09/12/2009 05:12 am ET Updated Dec 06, 2017

Staying In the Loop

I am very fortunate to have an art house theater just a few blocks from my office. Sometimes, it gives me a chance to put my day-to-day policy work into a fresh perspective by watching smart, engaging, and politically-relevant cinema. Good political cinema has the ability to imbue any issue with a humanity that you don't find in think tank white papers. A sense of humanity might seem like the exclusive province of drama -- human compassion, human suffering, human beauty -- but comedy can also bring certain kinds of humanity to an issue -- human infallibility, human pettiness, and human absurdity.

So, last Friday, I strolled on over the the E-Street cinema in downtown DC and caught a showing of In the Loop, a UK-produced Anglo-American political satire. In the Loop spews forth countless barrages of vulgar, sarcastic, cold, and eminently witty dialogue that only the British can raise to the level of high art. Most of these verbal assaults come from the mouth of Malcolm Tucker, the Prime Minister's Communications Director, played by Peter Capaldi. He directs most of his barbs at Simon Foster, Minister for International Development played by Tom Hollander.

The story gets set in motion when Foster makes a gaffe on a radio show. He stammeringly comments that "war is unforeseeable" when asked about the situation in an anonymous middle-eastern country about which he has no expertise. This statement butts up against the goals of the administration which is gearing up for war, and it's Tucker's job put out Foster's little PR fire. Unfortunately, as Foster tries to save face, he just fans the fire into a full-blown conflagration. But like any good satire, In the Loop, goes beyond embarrassing breaches of message discipline, and skewers a world where the ideal purpose of each sentence is to act as an impenetrable cloak for human frailty.

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On the other side of the Atlantic, Karen Clarke (Mimi Kennedy), a dovish Assistant Secretary of State, is kept in the dark about the Anglo-American march to war. Once she gets a whiff of these plans she teams-up with the Pentagon's Lt. Gen. George Miller (James Gandolfini) to try and expose the faulty intelligence behind the war which her dogged assistant, Liza (Anna Chlumsky), has just written a devastating report on. She is opposed by perhaps the funniest of the American characters, Linton Barwick, played by David Rasche, who has absolutely no sense of reality outside of the pretensions of political office.

Most of the other characters still retain some sense of connectedness to the real world and the impact that their jobs have on it. For Barwick, the absurdities of political smoke and mirrors are to be taken dead seriously. He personally takes offense at seeing I Heart Huckabees on the approved DVD list for American troops and he refers to the UN Meditation Room as a "sacred place" only to continue in the same solemn voice and say "I may not believe it. You may not believe it. But it's a damn useful hypocrisy."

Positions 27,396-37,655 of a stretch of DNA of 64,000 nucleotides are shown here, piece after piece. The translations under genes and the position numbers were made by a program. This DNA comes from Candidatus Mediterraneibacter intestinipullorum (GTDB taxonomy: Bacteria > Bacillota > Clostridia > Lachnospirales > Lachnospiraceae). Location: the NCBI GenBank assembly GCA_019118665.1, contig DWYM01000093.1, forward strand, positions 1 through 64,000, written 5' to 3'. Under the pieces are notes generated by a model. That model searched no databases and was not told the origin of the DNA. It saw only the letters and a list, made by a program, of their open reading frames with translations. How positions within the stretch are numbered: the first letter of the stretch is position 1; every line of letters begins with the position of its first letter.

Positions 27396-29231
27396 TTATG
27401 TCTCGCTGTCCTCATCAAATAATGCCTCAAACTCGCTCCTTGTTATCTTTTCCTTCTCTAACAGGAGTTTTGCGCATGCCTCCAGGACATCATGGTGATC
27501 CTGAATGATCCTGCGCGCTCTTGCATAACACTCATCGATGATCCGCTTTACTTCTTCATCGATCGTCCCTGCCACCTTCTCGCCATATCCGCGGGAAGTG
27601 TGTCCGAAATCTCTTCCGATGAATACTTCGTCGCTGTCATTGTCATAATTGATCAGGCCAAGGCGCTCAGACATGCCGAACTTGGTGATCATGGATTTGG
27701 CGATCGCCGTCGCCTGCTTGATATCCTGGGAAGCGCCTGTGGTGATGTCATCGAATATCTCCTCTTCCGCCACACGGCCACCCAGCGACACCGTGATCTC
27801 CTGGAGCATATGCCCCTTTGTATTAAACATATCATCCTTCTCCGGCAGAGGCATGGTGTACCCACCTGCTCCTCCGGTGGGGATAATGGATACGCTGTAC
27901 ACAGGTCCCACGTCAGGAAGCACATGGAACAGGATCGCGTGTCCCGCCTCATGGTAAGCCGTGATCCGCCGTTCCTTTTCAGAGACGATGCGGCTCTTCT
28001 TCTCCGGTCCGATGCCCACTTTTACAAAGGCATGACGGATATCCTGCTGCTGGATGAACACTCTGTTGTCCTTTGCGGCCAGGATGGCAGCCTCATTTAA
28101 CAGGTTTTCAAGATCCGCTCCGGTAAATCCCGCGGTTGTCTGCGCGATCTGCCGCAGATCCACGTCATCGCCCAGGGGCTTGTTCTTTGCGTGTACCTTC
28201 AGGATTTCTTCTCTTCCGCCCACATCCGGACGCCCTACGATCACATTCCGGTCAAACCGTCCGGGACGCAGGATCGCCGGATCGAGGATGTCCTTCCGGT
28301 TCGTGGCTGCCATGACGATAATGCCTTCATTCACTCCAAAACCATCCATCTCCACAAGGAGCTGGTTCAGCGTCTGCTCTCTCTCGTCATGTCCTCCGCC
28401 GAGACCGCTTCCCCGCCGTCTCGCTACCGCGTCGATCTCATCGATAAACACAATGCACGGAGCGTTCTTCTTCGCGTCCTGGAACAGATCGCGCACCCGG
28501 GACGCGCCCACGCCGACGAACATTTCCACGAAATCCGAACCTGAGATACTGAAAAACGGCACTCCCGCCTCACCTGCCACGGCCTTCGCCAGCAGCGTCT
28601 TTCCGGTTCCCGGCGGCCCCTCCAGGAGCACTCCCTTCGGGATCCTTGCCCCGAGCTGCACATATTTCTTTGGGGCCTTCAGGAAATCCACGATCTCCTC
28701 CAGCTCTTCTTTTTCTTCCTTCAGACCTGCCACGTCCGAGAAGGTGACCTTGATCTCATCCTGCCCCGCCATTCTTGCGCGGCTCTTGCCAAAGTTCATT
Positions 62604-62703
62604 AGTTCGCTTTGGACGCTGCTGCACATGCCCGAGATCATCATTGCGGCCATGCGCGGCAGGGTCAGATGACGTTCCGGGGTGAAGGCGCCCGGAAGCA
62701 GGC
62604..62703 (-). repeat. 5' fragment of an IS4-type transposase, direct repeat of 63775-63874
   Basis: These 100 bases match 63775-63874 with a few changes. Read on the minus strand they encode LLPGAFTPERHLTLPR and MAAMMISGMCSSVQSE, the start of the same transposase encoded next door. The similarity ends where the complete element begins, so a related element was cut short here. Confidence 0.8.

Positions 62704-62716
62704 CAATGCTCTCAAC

In the Loop also has a glorious surfeit of Office-style awkward moments and mindless utterances which then necessitate hilariously pathetic explanations, followed by scathing insults. (In the Loop is filmed in a cinema-verite style like The Office and the camera pans deliberately to catch the actors' reactions to one another. But the film is not presented as a mockumentary where the actors are aware of the camera. It is also based on the British sitcom The Thick of It and has some of the same cast.)

Young people play a prominent role as well in this satire. Some of the funniest moments are between Liza and Chad (Zach Woods) her junior staff rival at the State Department. (BTW: I thought Anna Chlumsky, who plays Liza, fell off the face of the Earth after she starred in My Girl 2 a good 15 years ago. It's good to have her back.) Chad is a hopeless kiss-up who carries a squash racket in his backpack in hopes of one-day playing a round with Barwick, his boss. There is also the fresh-faced Administration aide who leads Tucker on a White House tour and then proceeds to give Tucker the top-level war briefing he had just flown across the Atlantic for.

Some might be a little put off by the total defeat of idealism and complete lack of heart or heroism in In the Loop. Indeed, many Beltway denizens may find it personally insulting that all of the characters turn out to be cynical, corrupt, egotistical, or incompetent. In fact, for those who see everything through ideological lenses, In the Loop might come across as a conservative, libertarian, or even isolationist film since it demonstrates how government overreaching inevitably leads to failure as long as humans remain corruptible. Then again, the storyline about trumped up intelligence reports and dissenting voices being silenced in the run-up to war is a familiar one. And amid the main characters' grand plans of foreign conquest, a local matter manages to inject itself -- a small-town constituent of Foster's, played by Steve Coogan, needs a municipal wall fixed before it falls down on his property -- reminding the high-powered international elites that maybe they should get back to "bread and butter" domestic issues.

Nevertheless, this is still a movie that everyone in DC should see since it will give them a much needed opportunity to laugh at themselves. It will remind politicos that they all need to lighten up, get over their egos, and not take themselves too seriously because, after all, they're only human.